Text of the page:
Conflict of interest management The panel was established with the goal of having no personal (ie, direct payment to the individual) financial conflicts of interest among its chairs and among fewer than half of its panel members. All potential panel members are asked to disclose any personal relationship with a pharmaceutical, biotechnology, medical device, or health-related company or venture that may result in financial benefit. Disclosures are obtained prior to the panel member appointments and for 1 year prior to the initiation of their work on the panel. Full transparency of potential financial conflicts is an important goal for the guidance that best ensures the credibility of the process and the recommendations.

Individuals are also asked to disclose funding of HCV-related research activities to their institutional division, department, or practice group.

Disclosures are reviewed by the HCV Guidance Chairs, who make assessments based on the conflict-of-interest policies of the sponsoring organizations (AASLD and IDSA). Personal and institutional financial relationships with commercial entities that have products in the field of hepatitis C are assessed.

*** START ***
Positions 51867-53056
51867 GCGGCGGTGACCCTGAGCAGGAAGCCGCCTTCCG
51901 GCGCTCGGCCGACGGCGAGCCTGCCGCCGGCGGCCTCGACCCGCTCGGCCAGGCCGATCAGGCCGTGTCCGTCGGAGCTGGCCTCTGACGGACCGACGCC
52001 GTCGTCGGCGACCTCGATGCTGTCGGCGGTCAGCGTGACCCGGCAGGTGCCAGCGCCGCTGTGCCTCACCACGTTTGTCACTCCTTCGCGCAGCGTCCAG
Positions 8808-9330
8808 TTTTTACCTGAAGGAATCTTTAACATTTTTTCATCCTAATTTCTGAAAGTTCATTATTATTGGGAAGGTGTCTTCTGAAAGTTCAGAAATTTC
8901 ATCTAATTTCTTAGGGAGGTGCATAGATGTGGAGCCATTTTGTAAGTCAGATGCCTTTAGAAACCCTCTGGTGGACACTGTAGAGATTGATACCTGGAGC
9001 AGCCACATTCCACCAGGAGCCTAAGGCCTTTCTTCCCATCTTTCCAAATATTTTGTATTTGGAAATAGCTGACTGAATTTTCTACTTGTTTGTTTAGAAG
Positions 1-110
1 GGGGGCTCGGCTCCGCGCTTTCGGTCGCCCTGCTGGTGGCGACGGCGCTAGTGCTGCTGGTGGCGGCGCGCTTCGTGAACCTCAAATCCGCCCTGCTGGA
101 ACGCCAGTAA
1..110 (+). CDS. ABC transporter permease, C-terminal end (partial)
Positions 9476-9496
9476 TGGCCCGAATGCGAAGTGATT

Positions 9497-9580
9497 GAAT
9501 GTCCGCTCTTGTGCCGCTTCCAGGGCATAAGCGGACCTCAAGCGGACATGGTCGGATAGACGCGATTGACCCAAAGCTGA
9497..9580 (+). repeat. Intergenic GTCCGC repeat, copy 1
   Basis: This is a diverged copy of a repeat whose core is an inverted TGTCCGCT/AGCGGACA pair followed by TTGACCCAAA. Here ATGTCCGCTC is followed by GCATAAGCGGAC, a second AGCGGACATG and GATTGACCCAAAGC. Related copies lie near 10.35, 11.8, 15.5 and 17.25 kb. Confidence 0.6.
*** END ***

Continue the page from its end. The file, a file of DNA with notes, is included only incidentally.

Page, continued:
The following relationships are prohibited during membership on the guidance panel and are grounds for exclusion from the panel:

  • Employment with any commercial company with products in the field of hepatitis C.
  • An ownership interest in a commercial entity that produces hepatitis C products.
  • Participation in/payment for promotional or marketing activities sponsored by companies with HCV-related products including non-CME educational activities or speakers bureaus for audiences outside of the company.
  • Participation in any single-funder CME activity.